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Wacky Wednesday (1974)
by Dr. Seuss
Like most of the books written under Dr. Seuss’ secondary pen name (Theo LeSieg) and illustrated by other individuals, Wacky Wednesday falls short of the full Seussical magic that imbues many of his other books. The basis for the story, the increasing wackiness of this particular Wednesday as observed by an increasingly confused young protagonist, is strong as it contains the seed of whimsy that Dr. Seuss’ mad-cap stories are known for, but without his unique style of illustrations the story misses the mark by a hair. The narration is simple, essentially asking readers to spot an increasing number of wacky occurrences with each scene as the boy goes about his day, which provides young readers with lots of entertainment with each turn of the page. But with Seuss not providing any specific direction to the illustrator in terms of content, free reign and madness could be explored at whim, yet Booth’s style is a touch too simple and doesn’t reach the potential that Seuss set him up for. I’m not sure why Seuss himself didn’t bother illustrating this book (1974 seems to be right in the midst of his career, though at a bit of a point of decline), but it seems a shame that we missed out on what could have been one of his most whimsically illustrated books!
I liked this book for a few reasons. First I liked the language in the book because of the rhyming, and visual appeals. I love that this book could be read to any elementary age and it still be fun. The book is a fun because the reader is on a hunt to find all the wacky things on the page. I like the rhyming in the book, for example "I went out the school door. Things were worse than before. I couldn't believe it. Ten wacky things more!".
We've all had them. Those days that just seem to be crazy and wacky. Those days that you just want to go get back in bed and not get back up again until the next day.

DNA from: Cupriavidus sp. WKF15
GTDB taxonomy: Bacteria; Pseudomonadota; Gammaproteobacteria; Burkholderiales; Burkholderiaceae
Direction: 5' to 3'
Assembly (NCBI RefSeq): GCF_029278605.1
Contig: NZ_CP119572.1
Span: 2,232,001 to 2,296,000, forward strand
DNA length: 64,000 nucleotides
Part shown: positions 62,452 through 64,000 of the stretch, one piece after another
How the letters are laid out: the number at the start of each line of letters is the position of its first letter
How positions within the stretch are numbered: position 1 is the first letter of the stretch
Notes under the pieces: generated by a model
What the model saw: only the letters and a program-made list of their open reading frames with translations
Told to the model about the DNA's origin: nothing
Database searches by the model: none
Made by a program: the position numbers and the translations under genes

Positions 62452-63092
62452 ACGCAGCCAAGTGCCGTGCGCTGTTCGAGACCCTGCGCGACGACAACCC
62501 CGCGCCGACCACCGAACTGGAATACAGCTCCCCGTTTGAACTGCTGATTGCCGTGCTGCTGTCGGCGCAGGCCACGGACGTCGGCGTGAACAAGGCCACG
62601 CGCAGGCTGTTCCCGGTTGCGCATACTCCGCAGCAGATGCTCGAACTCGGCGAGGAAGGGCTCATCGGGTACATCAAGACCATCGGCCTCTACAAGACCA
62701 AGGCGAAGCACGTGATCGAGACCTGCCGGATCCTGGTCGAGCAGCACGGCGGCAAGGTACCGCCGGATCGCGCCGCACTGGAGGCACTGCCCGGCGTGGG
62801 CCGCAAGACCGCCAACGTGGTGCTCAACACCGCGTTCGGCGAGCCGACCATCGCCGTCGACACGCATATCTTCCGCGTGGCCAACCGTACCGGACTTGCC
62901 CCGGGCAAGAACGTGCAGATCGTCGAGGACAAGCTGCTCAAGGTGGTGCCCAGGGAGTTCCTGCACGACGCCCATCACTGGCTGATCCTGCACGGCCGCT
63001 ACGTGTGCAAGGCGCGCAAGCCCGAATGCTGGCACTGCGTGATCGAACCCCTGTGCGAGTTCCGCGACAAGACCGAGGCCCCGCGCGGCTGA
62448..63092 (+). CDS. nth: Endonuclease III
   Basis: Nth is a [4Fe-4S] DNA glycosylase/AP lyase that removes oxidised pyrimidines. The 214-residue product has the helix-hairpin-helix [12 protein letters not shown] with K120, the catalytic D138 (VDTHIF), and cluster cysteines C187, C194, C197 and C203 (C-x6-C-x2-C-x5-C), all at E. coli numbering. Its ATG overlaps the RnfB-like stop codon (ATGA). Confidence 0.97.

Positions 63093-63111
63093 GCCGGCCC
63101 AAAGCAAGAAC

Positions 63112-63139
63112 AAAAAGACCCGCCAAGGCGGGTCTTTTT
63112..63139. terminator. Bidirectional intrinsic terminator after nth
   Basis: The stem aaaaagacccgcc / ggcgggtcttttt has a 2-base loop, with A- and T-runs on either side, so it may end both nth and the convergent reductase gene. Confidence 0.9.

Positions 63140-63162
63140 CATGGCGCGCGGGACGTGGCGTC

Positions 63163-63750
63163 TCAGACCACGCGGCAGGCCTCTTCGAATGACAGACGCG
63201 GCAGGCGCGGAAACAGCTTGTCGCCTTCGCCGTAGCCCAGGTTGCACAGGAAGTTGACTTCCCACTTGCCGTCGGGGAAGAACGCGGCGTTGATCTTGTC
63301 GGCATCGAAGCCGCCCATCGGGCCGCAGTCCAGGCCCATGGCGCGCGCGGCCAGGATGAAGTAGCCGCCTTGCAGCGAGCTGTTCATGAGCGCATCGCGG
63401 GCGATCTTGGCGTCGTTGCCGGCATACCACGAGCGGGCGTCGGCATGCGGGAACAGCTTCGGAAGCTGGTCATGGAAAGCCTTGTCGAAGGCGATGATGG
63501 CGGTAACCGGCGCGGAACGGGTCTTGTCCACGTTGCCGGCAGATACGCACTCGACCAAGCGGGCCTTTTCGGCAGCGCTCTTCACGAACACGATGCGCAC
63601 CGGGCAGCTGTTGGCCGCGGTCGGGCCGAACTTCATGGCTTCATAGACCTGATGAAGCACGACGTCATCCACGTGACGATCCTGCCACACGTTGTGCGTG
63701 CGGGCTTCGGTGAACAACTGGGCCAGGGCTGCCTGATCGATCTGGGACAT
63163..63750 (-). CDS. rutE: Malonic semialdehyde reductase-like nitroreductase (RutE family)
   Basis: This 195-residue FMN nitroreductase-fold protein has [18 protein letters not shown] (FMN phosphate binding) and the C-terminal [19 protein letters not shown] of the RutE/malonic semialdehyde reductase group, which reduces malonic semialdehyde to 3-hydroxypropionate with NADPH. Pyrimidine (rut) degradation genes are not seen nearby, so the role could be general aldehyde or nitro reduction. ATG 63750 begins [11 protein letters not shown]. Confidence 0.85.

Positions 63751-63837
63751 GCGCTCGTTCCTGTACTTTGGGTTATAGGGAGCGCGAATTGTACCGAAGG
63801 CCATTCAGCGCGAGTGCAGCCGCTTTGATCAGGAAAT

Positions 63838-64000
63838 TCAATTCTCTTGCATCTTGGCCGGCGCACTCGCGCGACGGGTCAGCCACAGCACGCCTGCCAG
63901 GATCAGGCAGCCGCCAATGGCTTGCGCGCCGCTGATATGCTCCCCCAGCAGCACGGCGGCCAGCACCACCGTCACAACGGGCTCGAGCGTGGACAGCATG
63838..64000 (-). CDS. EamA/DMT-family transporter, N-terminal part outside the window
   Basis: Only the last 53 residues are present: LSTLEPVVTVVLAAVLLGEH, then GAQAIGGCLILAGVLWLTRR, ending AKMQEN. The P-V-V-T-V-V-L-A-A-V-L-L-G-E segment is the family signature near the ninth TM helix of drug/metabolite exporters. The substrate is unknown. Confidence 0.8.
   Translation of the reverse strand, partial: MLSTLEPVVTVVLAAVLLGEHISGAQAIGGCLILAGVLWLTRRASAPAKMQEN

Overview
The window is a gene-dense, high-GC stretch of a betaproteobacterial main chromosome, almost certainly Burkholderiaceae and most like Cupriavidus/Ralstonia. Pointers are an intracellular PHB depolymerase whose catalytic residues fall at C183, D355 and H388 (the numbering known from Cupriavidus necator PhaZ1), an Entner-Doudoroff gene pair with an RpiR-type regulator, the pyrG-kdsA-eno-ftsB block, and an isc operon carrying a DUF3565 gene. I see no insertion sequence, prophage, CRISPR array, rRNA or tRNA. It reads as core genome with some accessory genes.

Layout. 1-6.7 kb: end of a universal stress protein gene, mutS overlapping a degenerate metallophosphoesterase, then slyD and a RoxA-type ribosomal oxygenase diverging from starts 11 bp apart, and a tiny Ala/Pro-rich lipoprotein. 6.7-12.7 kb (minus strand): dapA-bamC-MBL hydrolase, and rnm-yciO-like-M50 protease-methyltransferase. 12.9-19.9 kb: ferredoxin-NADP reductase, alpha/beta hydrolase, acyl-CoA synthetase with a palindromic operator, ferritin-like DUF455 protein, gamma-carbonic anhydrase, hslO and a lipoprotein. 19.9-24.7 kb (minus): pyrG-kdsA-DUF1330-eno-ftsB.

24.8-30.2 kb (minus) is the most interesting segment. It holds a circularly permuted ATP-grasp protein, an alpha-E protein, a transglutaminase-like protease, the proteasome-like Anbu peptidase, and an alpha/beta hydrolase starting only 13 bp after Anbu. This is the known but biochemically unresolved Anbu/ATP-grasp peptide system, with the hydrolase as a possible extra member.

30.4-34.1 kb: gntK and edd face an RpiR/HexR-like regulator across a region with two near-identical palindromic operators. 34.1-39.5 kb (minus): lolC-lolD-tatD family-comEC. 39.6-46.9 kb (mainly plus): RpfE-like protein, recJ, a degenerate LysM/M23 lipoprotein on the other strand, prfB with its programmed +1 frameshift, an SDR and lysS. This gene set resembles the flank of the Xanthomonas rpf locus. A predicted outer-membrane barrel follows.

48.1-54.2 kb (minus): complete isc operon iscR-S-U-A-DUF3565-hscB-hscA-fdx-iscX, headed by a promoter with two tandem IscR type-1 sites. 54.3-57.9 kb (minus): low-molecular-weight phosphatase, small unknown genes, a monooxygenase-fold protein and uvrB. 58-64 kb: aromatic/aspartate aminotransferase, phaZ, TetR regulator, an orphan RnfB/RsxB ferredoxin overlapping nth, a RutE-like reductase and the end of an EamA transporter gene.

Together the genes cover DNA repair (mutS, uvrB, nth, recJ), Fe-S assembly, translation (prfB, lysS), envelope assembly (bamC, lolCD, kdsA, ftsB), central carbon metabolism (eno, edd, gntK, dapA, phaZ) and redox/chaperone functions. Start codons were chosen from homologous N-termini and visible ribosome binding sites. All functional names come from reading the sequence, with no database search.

Well, this little children's book puts a funny little twist to those days. It makes learning to count fun and funny! Some of the people around him make him feel like he is the crazy one, then he comes across someone who helps him out and let's him know he isn't quite as crazy as people try to make him out to be.
Oh such is Life! Sometimes, you feel like you're the only one going through some craziness until you run into that one person that lets you know: No, it's not just you! I deal with it or have dealt with it as well!
This has become yet another favorite Dr. Seuss book! Yes, I am a "bit old" to be going through these just to go through them, but, there are so many books that I know weren't read to me when I was little because they either came out as I got older and/or we just didn't know about them at the time. It also just may be that I don't remember some of them because I was so young.
Wacky Wednesday was a fun, cute read in a way that only Dr. Seuss and these types of books can be!
Belongs to Publisher Series
Random House: Beginner Books (B-59)
References to this work on external resources.
Wikipedia in English (1)
Drawings and verse point out the many things that are wrong one wacky Wednesday.
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Melvil Decimal System (DDC)813.54Literature English (North America) American fiction 20th Century 1945-1999
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It all begins with a shoe on the wall!
One of my favorite books from childhood! I loved trying to find the amount of 'wacky' mistakes on each page! And I always had a hard time on the pages where you have to find 20 (turns out, I still do!)
This was fun to share with the five year old in my life, even if he couldn't read the 2 or 3 'wacky' written errors! He giggled quite often at the silliness of it all! I did too! ( )